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Ecological recovery in Namadgi National Park

In January and February 2020, the Orroral Valley Fire burnt more than 80% of Namadgi National Park in the ACT, leaving large areas blackened and apparently lifeless.

Monitoring the recovery of Namadgi National Park from the Orroral Valley fire has occurred since the fire. This is managed by the Environment, Planning and Sustainable Development Directorate within the Department of Environment, Heritage and Water. They have just released a great visual report on the recovery of animals and vegetation communities in the park. It is mostly good news.

The report is available here.

Some highlights from the report:

Many Candle Bark forests and Snow Gums are recovering quite well.

The rate of recovery appears to be strongly affected by moisture availability.

Wetter sites, such as Snow Gum woodland near Mt Franklin Road, are recovering faster. Snow Gums on drier and rockier sites are demonstrating less recovery.

One exception to the general pattern of good recovery is Alpine Ash (Eucalyptus delegatensis), which is killed by intense fire and must regenerate from seed.

It is uncertain how well Alpine Ash will recover after two intense fires only 18 years apart; Conservation Research ecologists are currently assessing the degree of fire impact and the extent of recovery in Namadgi’s Alpine Ash forests.

Fortunately, some important stands of Alpine Ash were not affected by the Orroral Valley fire. A total of 2,415 ha, or 33% of the Alpine Ash forest in Namadgi, did not burn in 2020.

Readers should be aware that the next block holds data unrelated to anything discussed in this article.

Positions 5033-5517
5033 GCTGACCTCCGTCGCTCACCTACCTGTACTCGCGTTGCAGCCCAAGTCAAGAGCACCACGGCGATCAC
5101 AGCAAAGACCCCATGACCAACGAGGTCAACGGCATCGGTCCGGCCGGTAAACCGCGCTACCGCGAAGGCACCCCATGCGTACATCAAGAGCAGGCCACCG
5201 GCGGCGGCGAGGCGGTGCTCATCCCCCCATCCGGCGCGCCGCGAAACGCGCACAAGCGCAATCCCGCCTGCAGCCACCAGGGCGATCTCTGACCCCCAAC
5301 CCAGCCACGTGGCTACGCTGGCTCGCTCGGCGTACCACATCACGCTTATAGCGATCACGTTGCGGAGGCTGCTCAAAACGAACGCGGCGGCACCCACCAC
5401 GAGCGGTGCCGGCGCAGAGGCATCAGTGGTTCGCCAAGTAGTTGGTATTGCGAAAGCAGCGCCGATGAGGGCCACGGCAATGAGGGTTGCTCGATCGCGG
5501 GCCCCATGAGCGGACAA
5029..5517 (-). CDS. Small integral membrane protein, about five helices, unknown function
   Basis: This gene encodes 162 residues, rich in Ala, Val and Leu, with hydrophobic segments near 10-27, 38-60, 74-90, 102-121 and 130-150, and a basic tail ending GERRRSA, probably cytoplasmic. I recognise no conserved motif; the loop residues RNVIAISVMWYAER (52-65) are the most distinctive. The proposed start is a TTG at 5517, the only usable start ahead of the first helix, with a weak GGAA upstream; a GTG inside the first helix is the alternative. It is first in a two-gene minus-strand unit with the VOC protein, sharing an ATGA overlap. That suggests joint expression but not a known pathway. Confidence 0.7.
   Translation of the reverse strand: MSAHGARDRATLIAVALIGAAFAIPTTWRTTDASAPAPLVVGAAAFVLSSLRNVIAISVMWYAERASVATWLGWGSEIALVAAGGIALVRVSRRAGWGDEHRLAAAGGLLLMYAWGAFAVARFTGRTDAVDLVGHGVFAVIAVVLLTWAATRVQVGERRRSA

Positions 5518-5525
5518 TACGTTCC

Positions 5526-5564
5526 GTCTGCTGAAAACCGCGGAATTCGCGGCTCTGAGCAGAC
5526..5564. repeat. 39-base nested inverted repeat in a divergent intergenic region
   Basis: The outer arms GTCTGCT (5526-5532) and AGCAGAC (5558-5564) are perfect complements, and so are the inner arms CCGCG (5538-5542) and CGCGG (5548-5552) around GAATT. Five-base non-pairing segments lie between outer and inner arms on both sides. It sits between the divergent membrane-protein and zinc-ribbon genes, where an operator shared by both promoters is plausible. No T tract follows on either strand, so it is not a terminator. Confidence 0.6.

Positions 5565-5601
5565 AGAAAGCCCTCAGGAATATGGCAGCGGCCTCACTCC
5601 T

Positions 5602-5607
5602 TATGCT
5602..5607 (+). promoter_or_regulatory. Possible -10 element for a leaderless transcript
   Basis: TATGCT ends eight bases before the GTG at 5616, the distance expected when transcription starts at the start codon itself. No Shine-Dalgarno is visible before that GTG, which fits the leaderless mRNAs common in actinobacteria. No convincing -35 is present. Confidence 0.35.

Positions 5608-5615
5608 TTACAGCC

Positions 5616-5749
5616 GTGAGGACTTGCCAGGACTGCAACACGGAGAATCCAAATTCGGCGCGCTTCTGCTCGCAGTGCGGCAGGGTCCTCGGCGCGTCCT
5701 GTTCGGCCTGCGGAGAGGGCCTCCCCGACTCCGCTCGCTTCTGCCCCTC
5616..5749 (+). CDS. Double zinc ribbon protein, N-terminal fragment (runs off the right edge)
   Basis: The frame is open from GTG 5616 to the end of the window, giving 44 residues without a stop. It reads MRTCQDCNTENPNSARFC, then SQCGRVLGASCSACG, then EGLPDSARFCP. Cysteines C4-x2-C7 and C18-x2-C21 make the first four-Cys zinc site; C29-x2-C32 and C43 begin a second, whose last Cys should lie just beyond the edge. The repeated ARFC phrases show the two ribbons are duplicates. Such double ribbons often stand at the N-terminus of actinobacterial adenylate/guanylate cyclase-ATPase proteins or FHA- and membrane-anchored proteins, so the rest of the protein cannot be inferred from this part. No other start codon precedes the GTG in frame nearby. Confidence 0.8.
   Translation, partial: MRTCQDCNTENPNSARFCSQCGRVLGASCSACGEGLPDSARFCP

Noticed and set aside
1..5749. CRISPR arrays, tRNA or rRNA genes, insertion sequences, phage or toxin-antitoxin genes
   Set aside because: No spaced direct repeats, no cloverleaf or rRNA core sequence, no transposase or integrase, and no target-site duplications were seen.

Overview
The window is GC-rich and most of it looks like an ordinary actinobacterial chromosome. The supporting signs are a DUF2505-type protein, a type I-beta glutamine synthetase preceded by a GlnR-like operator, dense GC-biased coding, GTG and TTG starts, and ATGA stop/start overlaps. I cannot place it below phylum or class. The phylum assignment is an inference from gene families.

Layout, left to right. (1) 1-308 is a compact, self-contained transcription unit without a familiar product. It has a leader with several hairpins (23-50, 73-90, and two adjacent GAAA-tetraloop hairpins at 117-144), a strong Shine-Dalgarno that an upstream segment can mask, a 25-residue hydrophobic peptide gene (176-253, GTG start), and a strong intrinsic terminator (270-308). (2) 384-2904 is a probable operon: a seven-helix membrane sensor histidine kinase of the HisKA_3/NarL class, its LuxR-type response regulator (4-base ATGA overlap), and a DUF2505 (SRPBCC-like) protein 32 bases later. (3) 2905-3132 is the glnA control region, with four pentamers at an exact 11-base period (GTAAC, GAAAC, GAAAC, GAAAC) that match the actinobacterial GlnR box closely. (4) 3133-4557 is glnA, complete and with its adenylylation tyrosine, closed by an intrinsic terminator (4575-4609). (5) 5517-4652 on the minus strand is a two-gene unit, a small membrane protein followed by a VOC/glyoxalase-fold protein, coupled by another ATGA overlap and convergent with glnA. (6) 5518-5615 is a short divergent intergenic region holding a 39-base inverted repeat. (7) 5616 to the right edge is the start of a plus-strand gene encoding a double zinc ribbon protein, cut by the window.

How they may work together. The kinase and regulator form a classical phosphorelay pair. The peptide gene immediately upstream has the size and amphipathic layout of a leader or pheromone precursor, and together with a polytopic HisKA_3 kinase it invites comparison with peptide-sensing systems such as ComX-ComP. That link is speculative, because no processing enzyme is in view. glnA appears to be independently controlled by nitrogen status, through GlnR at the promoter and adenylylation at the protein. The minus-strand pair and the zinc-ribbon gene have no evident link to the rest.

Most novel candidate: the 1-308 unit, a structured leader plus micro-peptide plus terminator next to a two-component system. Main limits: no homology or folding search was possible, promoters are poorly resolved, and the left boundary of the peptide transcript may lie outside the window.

Some species can benefit from burning.

By killing shrubs, removing leaf litter and creating areas of bare ground, the fire resulted in ideal conditions for the germination of short-lived herbs and grasses.

Billy buttons (Craspedia sp.) covered the burnt slopes of Mt Gingera in November. Later they faded and set seed, to be replaced by other brightly-coloured species. By February, bluebells and paper daisies (Xerochrysum spp.) were the dominant flowers.

We may not see another flowering event like this for years or decades.

How are fauna populations recovering?

Although the fire took a heavy toll on animals, many survived, either in unburnt or lightly-burnt patches or by taking shelter beneath the ground.

The first teams onto the fire ground found a surprising number of birds (click unmute background audio to listen), mammals, invertebrates, frogs and reptiles,

Preliminary results are encouraging. The burnt areas of Namadgi still ring with an impressive array of singing birds.